I am pressing on. I plan to read the final book in the series - The Amber Spyglass - next.

Look me in the eye

I had the chance to watch Iris, starring Kate Winslet, Hugh Bonneville, Judi Dench, and Jim Broadbent this week. It's based on the book Elegy for Iris, which I read a while back and really liked. (And I thought, with this cast, how could you lose?)

Basically, the film (and the book) detail the relationship between John and Iris, two young academics who meet, fall in love, and marry. John seems in a perpetual state of admiration for Iris, who blossoms into a celebrated novelist. Clearly, John is the lover and Iris is the loved in their relationship. Iris is the sun, and John is the planet that orbits around her. And John seems ecstatic that this is the nature of things.

As the two age, however, Iris falls prey to Alzheimer's, and her fine mind, which has always been her greatest attribute (and one of John's greatest loves), begins to fail. The story follows John and Iris as the illness takes greater possession of her and John struggles to cope without the central force/focus of his life.

Performances are wonderful in this, particularly those of Broadbent and Dench. Hugh Bonneville gives an uncanny take on a young Jim Broadbent/John Bayley. This movie is sad, because it is about losing someone that you love. But there are hopeful moments, too, when John celebrates the pieces of Iris that are still left to him, the brief moments of lucidity that the universe seems to grant her.

I find it interesting that, though Iris Murdoch is much more widely-published than Bayley has been (most of his work is literary criticism), it is his silm, loving volume of tribute to her that is so well-known. Broadbent won an Oscar for portraying Bayley in this film, and it was well-deserved.

Worth seeing.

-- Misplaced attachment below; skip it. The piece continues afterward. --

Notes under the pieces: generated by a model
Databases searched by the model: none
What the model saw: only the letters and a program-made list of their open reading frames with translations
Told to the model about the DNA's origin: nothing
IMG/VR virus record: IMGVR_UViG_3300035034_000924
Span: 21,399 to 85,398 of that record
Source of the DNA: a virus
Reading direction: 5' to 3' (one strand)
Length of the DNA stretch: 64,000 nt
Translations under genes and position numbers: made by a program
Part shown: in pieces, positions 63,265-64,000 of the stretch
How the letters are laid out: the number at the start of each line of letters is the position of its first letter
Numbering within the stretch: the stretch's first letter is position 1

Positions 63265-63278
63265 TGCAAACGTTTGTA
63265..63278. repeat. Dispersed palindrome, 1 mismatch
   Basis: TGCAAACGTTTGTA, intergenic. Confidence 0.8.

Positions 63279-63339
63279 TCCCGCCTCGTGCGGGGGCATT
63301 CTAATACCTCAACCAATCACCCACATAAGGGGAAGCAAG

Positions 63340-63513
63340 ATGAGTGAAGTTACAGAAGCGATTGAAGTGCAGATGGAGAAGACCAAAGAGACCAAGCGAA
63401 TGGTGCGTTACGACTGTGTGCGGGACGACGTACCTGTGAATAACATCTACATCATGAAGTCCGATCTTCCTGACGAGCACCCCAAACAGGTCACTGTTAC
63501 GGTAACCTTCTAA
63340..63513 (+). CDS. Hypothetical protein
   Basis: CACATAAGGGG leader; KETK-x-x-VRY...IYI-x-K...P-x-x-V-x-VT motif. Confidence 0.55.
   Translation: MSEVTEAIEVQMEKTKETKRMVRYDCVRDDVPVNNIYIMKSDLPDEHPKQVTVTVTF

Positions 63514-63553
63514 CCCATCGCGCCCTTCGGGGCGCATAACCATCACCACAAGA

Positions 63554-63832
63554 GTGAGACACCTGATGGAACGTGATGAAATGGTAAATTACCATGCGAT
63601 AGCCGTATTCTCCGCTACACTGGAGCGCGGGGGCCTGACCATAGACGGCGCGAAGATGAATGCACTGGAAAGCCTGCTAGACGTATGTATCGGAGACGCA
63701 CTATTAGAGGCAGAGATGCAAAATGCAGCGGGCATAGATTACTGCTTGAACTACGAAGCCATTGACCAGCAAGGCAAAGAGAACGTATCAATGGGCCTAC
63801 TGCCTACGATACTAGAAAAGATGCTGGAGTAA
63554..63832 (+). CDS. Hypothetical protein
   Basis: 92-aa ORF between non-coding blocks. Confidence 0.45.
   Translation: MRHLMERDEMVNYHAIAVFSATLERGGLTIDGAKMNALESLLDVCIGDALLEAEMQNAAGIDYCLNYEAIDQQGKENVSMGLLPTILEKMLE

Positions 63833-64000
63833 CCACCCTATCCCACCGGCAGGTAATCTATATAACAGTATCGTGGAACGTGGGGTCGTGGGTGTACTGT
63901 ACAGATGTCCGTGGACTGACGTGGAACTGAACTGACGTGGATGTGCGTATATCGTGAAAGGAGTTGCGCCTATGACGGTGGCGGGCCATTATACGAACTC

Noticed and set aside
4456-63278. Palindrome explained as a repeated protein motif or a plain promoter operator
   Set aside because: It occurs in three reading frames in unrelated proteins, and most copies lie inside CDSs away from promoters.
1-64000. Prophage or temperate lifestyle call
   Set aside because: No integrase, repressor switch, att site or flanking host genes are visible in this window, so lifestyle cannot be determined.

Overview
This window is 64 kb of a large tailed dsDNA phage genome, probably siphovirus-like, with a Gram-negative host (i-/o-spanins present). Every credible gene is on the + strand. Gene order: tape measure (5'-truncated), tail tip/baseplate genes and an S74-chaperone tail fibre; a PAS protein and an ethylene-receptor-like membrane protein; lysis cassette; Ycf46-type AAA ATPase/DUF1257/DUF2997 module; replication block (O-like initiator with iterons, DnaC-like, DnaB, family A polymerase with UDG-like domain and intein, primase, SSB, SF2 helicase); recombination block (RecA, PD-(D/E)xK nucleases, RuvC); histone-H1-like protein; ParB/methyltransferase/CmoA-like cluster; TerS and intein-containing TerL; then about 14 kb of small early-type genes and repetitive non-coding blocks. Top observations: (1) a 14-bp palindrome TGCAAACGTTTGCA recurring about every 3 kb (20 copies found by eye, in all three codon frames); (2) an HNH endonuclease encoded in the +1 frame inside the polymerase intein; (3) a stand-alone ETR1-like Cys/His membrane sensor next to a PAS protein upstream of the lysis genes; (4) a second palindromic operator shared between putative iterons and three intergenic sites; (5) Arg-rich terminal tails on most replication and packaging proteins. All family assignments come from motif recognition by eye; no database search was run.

Wednesday, October 22, 2008

Pool, take #2

I was a busy bee last night! I started off the evening dressed to the nines at the Hilton Hotel. The Madison Chamber of Commerce was honoring a group of dynamic business-women at a formal dinner. I saw tons of people I knew there, including my sweet table of Clarion-Ledger buddies. Plus, I felt a little bit like Cinderella in my black cocktail frock. (Stay-at-home moms don't have too many occasions at which to dress in formal-wear, kwim? I have pretty much been rocking a T-shirts-and-jeans wardrobe since I left the office last fall.)

The evening started at 6:30 p.m. and was supposed to last until something like 10:30 p.m. The only problem with that is that Tuesday night is now pool night. Sooooo, after a couple of hours at the Hilton (after dinner was served, but before the live show really got cooking), I headed out to Byram for another round of pool at This is It. (Don't worry. I brought along some extra clothes so that I could turn back into a pumpkin before a second night of billiards humiliation.)

I had actually tried to practice during the week, but I discovered that most places that have a pool table don't open much during the morning/early afternoon. And since that's when booger's sleeping or at Mother's Morning Out, that's the time I have. Soooo, that effort was a wash.

Anyhoo, I was in luck last night. The person I played against was better than me, but not crazy-better. It made for a little bit less of a bloodbath, which I was grateful for. And, hey, I made more points last night than I did last week. That's progress, isn't it? Onward and upward . . .

Oh, and HERE'S and interesting tidbit - today, when I was picking booger up at Mother's Morning Out, I bumped into a man, also there to pick up his kids, who said to me, "Hey, I remember you from last night!" And I was thinking - the Hilton? And he said, "You played pool!"

Just call me Ace. What a small, small world.

Stark raving mad

Hubs and I FINALLY got around to watching Iron Man this week. Because it was an effects movie, we longed to go see it in the theatre. There's nothing quite like watching all that action and pyrotechnics on a big screen. However, life had other plans, so we settled for seeing it at home this week.

If you know the comic, you know the story. Billionaire inventor and weapons producer Tony Stark is captured by renegade forces who want him to create a super-weapon for them. After requesting the supplies he'll need, Stark instead creates a metal suit for himself, using it to bust out of captivity. Now fully realizing the great havoc his weapons inflict, Stark vows to act as a protector of the human race and undo some of the damage his creations have caused.

I thought that this movie was good, but I was actually expecting it be a tad more spectacular. Maybe because I'd heard it being discussed in glowing terms for the better part of a year. It's hard to live up to such hype.

I thought Robert Downey Jr. did a fabulous job. Gwyneth Paltrow did a fair job for the role she had, but Pepper Potts didn't seem to be a very pivotal character in this film. I loved Terence Howard, and I'm disappointed about the rumors that he may be replaced in the next film in the series. Jeff Bridges chewed the scenery gloriously. (He looks very ominous without his hair, no?)